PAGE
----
Generally speaking, most organisations do not check if a commit is signed or not. Even worse, more companies do not care about this. It might subjective but I like to have the verified badge.

If you commit from GitHub, for example: adding or editing a README, you will get the verified bagde. The same will happen with the client GitKraken, but if you commit using the git cli this will not happen unless you configure it.

Now, I will assume that you are using a mac but in case you do not, you can google yourself some of the installation steps.

Installing GPG

In order to sign a commit you will need to generate a key, and for this you are going to use GPG. But first, you need brew to be installed, if you do not have it yet, it is a must have package manager for mac that you can download here.

> brew install gnupg
> brew install pinentry-mac
> echo "pinentry-program /usr/local/bin/pinentry-mac" >> ~/.gnupg/gpg-agent.conf
> killall gpg-agent

Pinentry as it is stated on the GPG site it is a collection of dialogs that allows you, for example, to input the passphrase of the private key. In order for this to work we need to indicate the path where it is installed into the GPG configuration and then kill the service (just in case) for it to take the changes.

Generating a set of keys

> gpg --full-generate-key
(you can customise the key creation or just press enter to use the defaults)

Will generate a private key from which you are going to generate and export the public key. The id of the key will be shown when you generate the key or you can fetch it by running:

> gpg --list-secret-keys

And you will get something like this:

sec   rsa2048 2019-06-07 [SC]
      KEY_ID_HERE
uid   [  absolut ] Pablo Morelli <[email protected]>
ssb   rsa2048 2019-06-07 [E]

After you have your ID, execute:

> gpg --export --armor YOUR_KEY_ID 2> cat

You will see the public key on the terminal, now you can copy it and go to GitHub.

Adding public key to GitHub account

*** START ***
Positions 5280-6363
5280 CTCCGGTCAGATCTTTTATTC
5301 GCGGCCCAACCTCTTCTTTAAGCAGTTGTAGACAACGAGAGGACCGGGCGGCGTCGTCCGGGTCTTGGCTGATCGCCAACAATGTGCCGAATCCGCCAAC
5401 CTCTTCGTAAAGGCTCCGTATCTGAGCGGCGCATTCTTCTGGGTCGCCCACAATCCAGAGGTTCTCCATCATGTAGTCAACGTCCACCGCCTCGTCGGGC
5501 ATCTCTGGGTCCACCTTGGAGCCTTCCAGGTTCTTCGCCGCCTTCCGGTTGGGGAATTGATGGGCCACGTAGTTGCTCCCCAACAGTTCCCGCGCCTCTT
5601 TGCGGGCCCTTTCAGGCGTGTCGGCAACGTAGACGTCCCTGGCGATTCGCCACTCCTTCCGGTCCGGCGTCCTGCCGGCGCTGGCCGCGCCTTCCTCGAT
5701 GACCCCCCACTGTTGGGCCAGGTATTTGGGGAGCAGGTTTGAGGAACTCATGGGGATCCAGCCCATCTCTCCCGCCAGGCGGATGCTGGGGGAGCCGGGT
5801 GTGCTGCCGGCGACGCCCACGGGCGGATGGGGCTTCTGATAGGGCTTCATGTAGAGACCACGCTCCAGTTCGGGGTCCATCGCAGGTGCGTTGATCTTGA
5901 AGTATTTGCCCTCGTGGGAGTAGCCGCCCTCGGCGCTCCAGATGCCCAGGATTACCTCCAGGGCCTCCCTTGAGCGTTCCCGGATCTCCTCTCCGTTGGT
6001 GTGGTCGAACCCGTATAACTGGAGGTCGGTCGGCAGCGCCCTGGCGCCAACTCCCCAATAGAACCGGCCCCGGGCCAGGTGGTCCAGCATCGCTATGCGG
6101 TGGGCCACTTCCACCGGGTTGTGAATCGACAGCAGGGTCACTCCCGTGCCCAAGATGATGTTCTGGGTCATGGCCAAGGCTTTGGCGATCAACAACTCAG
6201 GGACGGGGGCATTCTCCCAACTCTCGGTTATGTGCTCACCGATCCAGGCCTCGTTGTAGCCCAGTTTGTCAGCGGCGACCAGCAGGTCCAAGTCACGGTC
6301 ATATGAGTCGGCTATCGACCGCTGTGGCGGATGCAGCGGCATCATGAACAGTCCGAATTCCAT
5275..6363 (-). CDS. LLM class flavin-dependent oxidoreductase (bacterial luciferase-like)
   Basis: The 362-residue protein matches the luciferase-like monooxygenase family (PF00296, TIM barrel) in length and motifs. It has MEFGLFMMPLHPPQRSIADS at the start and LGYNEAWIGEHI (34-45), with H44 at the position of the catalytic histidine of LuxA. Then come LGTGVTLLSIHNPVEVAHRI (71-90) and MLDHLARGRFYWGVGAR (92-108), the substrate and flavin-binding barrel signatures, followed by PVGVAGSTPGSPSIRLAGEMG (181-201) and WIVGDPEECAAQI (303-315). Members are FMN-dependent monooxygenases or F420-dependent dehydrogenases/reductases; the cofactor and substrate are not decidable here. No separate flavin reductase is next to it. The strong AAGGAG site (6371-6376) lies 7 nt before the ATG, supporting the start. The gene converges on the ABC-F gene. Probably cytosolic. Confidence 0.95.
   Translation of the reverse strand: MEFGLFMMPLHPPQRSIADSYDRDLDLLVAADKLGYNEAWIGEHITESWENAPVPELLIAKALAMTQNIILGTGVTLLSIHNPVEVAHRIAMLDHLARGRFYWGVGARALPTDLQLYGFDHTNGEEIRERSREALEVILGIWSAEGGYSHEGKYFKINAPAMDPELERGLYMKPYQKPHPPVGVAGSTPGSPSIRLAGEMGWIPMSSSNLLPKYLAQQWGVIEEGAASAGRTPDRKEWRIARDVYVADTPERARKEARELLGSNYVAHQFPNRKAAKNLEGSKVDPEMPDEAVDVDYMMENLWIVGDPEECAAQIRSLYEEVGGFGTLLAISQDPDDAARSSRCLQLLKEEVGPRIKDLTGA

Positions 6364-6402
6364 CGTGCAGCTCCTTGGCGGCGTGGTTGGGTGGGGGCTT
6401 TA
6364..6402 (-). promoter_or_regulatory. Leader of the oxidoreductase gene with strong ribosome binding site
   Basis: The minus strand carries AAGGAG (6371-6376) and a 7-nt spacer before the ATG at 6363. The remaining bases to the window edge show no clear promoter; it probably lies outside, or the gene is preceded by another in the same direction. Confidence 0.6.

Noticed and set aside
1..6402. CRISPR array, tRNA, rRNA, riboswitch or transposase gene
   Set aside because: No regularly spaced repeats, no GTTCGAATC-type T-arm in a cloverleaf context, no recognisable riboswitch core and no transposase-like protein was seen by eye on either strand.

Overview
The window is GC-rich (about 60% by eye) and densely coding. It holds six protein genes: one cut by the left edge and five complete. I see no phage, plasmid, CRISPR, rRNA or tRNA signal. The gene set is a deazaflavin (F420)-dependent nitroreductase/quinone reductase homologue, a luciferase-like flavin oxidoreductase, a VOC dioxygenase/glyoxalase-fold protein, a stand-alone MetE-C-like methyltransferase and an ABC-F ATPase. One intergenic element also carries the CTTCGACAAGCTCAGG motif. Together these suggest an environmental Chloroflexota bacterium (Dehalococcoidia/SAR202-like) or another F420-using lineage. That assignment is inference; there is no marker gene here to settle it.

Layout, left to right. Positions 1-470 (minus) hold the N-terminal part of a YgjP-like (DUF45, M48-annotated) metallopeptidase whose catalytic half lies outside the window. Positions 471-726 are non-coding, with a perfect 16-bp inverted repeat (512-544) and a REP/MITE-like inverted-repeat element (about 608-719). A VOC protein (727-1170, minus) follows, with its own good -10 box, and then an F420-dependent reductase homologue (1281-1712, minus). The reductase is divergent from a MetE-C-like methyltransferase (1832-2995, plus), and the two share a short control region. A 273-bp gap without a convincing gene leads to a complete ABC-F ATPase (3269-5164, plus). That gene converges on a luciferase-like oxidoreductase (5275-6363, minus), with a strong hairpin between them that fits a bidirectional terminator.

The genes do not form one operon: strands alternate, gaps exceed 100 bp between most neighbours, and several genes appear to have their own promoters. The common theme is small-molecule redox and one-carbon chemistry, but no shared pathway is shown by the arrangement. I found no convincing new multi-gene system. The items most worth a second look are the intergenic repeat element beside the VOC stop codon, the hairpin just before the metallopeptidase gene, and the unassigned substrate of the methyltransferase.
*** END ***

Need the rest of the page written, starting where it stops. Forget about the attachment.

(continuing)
Go to Settings -> SSH and GPG Keys -> New GPG Key and paste the content of your key and after submiting you will see something like this.

Doing your first verified commit

When you work with the git cli there is a huge probability that you work with different accounts (for example one for work and one personal) and/or that you have more than one GPG key on your system. To avoid problems with git not knowing which configuration to pick you will indicate that for the repo where you are standing or for all the repos you will use the GPG key that contains a certain ID.

> git config --local gpg.program "gpg"
> git config --local user.signingKey "YOUR_KEY_ID_INSIDE_THE_QUOTES" // will apply to the working directory

> git config --global gpg.program "gpg"
> git config --global user.signingKey "YOUR_KEY_ID_INSIDE_THE_QUOTES" // will apply to the all the repositories except when overriden

You are almost ready to go, but you need to know that by default git commit does not sign the commits unless you specify the argument -S. So you have two options:

> git commit -S -m "My commit message"

Or you can setup automatic signing for the repository or all the repositories.

> git config --local commit.gpgsign "true"

> git config --global commit.gpgsign "true" // if you want to set up for all the repositories

If you did the step above, the argument -S is no longer needed.

Checking git configuration

When you are unsure about your configuration you can execute git config --local -l to list the configuration for the working directory and you should see something like this:

gpg.program=gpg
commit.gpgsign=true
user.signingkey=YOUR_KEY_ID

Back up your private key

Keys are passwords, so you should save them somewhere safe and revoke + change periodically. It is trivial to revoke and to generate a new key for GitHub but it may be troublesome for some other systems that uses your public key. Now lets image that you change your computer, you wont be able to sign because you don’t have your key; in this case a backup is recommended.

gpg --export-secret-keys YOUR_KEY_ID > some_private_key_name

Now you can save this file to some secure vault, and if you ever need to import it on a new machine, execute:

gpg --import some_private_key_name

Bonus track

As I mentioned before, some times when you work using the git cli you end up mixing accounts, and it could happen to commit like this:

You can of course leave it like that or do a rebase of the commit; but you can also check first using git config --local -l which is the user.name and user.email for that working directory. In case the email does not match with the email linked in GitHub you can change it doing:

> git config --local user.name "GitHub name"
> git config --local user.email "[email protected]"

I hope you liked the post, if so, don’t forget to share it so this can reach to more people :)